According to the Alliance for Period Supplies, a non-profit started by feminine hygiene brand Kotex, 1 in 5 women and girls between the ages of 11 and 44 live below the poverty line in Alabama. Along with 29 other states, Alabama taxes period products at a sales tax rate of up to 11%. According to a study completed at St. Louis University, two-thirds of women reported an inability to afford period products in the past year. At the same time, 21% of respondents stated that they faced financial hardship concerning period products every month. 

Lack of access to period products can impact the education of students. In a national survey, 1 in 4 students reported skipping class or leaving school early due to lack of access to period products, often due to financial difficulties. Individuals often resort to paper towels, toilet paper, or rags when proper menstruation products are unavailable. According to the University of Michigan, “when menstruators resort to unhygienic alternatives, they are vulnerable to harmful physical and mental outcomes [and are at a higher risk for] urogenital infections, such as urinary tract infections and bacterial vaginosis.” Additionally, the emotional toll caused by a lack of access to proper hygiene products can lead to depression, anxiety, and overall elevated distress. Providing menstrual products would help alleviate students’ mental and financial across the state.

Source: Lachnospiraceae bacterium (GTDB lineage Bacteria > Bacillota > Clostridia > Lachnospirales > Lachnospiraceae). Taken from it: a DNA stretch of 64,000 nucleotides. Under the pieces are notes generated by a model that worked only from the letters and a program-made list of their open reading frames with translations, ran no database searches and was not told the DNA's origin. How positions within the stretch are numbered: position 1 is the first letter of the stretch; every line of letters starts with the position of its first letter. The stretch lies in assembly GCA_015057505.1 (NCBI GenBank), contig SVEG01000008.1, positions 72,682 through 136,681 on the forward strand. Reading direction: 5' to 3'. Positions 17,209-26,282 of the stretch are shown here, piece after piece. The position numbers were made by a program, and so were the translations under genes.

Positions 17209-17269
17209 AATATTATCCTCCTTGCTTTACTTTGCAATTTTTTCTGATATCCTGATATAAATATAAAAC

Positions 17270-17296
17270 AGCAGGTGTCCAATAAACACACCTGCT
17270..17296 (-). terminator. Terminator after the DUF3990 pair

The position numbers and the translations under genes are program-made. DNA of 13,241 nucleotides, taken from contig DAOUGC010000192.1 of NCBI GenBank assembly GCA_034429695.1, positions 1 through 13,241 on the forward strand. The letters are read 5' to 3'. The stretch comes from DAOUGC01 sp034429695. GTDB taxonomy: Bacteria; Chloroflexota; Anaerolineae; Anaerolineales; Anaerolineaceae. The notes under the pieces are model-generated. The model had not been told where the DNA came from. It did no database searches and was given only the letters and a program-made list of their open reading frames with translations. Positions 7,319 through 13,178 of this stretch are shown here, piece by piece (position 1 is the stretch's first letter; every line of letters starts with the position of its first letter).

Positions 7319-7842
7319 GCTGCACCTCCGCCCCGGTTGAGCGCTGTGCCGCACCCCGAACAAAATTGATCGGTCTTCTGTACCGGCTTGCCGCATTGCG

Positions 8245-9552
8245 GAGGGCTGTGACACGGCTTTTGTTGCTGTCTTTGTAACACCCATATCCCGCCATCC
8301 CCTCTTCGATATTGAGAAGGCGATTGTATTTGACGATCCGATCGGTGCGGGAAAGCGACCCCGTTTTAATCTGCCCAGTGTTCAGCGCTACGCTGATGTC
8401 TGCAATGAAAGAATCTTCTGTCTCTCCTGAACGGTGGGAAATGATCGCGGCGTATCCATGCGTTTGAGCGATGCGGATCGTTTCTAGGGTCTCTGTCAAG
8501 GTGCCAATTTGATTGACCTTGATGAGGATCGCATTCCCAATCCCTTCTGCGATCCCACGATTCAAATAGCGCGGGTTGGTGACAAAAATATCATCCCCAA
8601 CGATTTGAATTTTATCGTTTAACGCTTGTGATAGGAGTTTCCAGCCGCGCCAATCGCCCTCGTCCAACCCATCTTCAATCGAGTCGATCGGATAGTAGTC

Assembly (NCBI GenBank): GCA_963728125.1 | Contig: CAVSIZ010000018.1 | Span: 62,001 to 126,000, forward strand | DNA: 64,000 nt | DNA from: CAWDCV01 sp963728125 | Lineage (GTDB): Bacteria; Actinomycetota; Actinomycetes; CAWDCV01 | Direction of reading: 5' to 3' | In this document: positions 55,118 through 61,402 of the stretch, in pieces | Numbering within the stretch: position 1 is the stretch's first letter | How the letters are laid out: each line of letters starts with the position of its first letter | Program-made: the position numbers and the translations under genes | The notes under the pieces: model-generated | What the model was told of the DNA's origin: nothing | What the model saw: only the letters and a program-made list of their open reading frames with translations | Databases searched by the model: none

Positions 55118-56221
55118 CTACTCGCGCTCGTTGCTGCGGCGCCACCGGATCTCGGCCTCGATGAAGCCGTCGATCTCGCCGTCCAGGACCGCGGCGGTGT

Next Steps 

HB50 passed unanimously in both the House of Representatives and the Senate on April 5, 2022, and now advances to Governor Kay Ivey’s desk to be signed into law. If you want to make your voice heard on this or future legislation, click here to identify your elected officials

Don’t know what to say? Check out this American Civil Liberties Union guide on drafting a letter to your government officials. 

Learn More 

Want to learn more on this issue? Women in Training is a non-profit organization located in Montgomery, Alabama, dedicated to providing menstruation education and period products to underserved women, girls, and nonbinary youth in packages coined WITKITS. Started in 2019 by twin sisters Brooke and Breanna Bennett, the organization also facilitates programs to help girls break the generational cycle of poverty, including:

  • WIT Leadership Development Circle to develop a select group of high school young women into compassionate and culturally aware global leaders